SAKE 101: Shikomi

What goes into producing sake mash and how different brewing styles affect the finished product


What is shikomi?

Shikomi is an essential step in the sake production process, whereby the brewer combines a yeast starter, steamed rice, koji culture and water in a tank. This mixture ferments to form a bubbling mash called moromi.

The Japanese word shikomi is a noun derived from the verb shikomu. This verb carries multiple meanings relating to the concept of preparation, such as “to procure stock,” “to prepare food” or “to instruct.” In food production, the word shikomu usually refers to mixing ingredients in a tank. From this root meaning, the process of creating sake’s moromi mash became known as “shikomi.”

The standard approach: three-step shikomi

The most common style of shikomi in the sake industry is the three-step method, whereby the brewer adds the ingredients separately in three parts.

A sake producer must take care to protect their brew from any unwanted microorganisms that might disrupt the delicate and complex fermentation process. Adding large quantities of rice and water all at once will lower the acidity of the mash, increasing the risk that such microorganisms will propagate and spoil the sake. Adding the ingredients in stages helps to prevent this from happening.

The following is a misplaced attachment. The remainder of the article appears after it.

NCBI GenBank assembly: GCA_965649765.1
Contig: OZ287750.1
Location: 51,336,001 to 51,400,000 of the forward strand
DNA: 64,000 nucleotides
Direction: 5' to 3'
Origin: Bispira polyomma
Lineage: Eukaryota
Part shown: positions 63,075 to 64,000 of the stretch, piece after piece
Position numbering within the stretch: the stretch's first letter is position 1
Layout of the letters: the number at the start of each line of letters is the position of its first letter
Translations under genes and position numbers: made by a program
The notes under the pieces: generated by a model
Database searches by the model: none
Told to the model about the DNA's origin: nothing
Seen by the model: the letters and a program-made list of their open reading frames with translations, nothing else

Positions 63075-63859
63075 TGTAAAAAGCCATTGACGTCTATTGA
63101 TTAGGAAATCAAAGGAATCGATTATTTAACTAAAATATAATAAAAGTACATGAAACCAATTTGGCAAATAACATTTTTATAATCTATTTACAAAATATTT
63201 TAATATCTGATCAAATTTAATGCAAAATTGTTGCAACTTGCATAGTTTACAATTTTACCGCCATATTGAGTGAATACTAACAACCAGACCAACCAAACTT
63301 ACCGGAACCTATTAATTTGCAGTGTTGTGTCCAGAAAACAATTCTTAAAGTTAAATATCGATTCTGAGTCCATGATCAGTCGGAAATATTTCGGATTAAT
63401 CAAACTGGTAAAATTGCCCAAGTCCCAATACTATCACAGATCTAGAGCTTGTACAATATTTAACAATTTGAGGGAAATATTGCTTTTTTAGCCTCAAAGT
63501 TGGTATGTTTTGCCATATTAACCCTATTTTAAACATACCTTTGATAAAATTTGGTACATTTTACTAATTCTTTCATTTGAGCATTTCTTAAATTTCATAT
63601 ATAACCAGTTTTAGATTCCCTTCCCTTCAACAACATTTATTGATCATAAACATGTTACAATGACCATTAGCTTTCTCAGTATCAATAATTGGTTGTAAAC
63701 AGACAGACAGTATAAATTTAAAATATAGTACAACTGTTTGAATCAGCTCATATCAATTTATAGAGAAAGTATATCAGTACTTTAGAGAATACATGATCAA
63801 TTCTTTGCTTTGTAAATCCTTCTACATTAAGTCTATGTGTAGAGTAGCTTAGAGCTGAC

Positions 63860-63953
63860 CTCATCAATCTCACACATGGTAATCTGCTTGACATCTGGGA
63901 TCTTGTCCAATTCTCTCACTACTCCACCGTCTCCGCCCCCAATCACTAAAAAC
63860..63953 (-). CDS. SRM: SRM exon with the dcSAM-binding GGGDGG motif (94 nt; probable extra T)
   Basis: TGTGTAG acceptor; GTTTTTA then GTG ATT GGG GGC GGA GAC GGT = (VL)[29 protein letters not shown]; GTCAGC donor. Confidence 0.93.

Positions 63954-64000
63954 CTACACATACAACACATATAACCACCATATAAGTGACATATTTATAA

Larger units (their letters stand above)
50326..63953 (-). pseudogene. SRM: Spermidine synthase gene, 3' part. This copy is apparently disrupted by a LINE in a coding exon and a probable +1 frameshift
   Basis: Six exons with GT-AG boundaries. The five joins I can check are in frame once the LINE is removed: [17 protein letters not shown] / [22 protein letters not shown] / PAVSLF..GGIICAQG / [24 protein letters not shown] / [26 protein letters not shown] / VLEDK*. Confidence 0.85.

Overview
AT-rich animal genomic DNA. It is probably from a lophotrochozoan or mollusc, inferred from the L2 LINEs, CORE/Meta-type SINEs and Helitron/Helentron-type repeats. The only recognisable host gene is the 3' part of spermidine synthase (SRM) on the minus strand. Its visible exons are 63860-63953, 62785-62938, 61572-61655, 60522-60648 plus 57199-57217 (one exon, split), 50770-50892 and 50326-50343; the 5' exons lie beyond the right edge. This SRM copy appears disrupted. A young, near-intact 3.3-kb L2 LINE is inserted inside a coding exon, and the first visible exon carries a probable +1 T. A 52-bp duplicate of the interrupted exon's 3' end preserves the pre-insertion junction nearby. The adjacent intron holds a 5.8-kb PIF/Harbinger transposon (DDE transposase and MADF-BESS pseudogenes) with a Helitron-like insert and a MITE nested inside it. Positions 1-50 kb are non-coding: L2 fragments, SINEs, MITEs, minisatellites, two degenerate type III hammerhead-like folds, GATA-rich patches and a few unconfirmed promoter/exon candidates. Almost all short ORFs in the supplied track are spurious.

The diverse world of shikomi

There are numerous other shikomi styles apart from the three-step method.

Four-step shikomi 

Here, additional ingredients are added to the brew following the standard three-step procedure. Once the moromi mash has fermented sufficiently, the brewer adds additional rice, increasing the amount of sugar for a sweeter sake.

In addition to four-step shikomi, there can also be five-step, six-step, seven-step and so on. In principle, even a ten-step shikomi would be possible. The higher the number of steps, the sweeter the sake will become.   

Saijo Shikomi 

In this method, finished sake is added to the fermenting mixture instead of water. Typically, water is added as usual during the first and second steps, then replaced with sake for the third.

Sake brewed in this way is extremely rich, with a distinctive sweet-acidic flavor. Replacing water with sake increases the alcohol content of the moromi while weakening the yeast. As a result, the sugars that would normally be converted to alcohol by the yeast remain in the mash, giving this sake its sweet flavor. 

Sake produced using the saijo shikomi method is sometimes called kijoshu.

 

These are just a few of the many types of shikomi brewers employ. Ultimately, there are many factors that influence the flavor of a sake apart from just the characteristics of its ingredients. The shikomi method is one of these factors.

 

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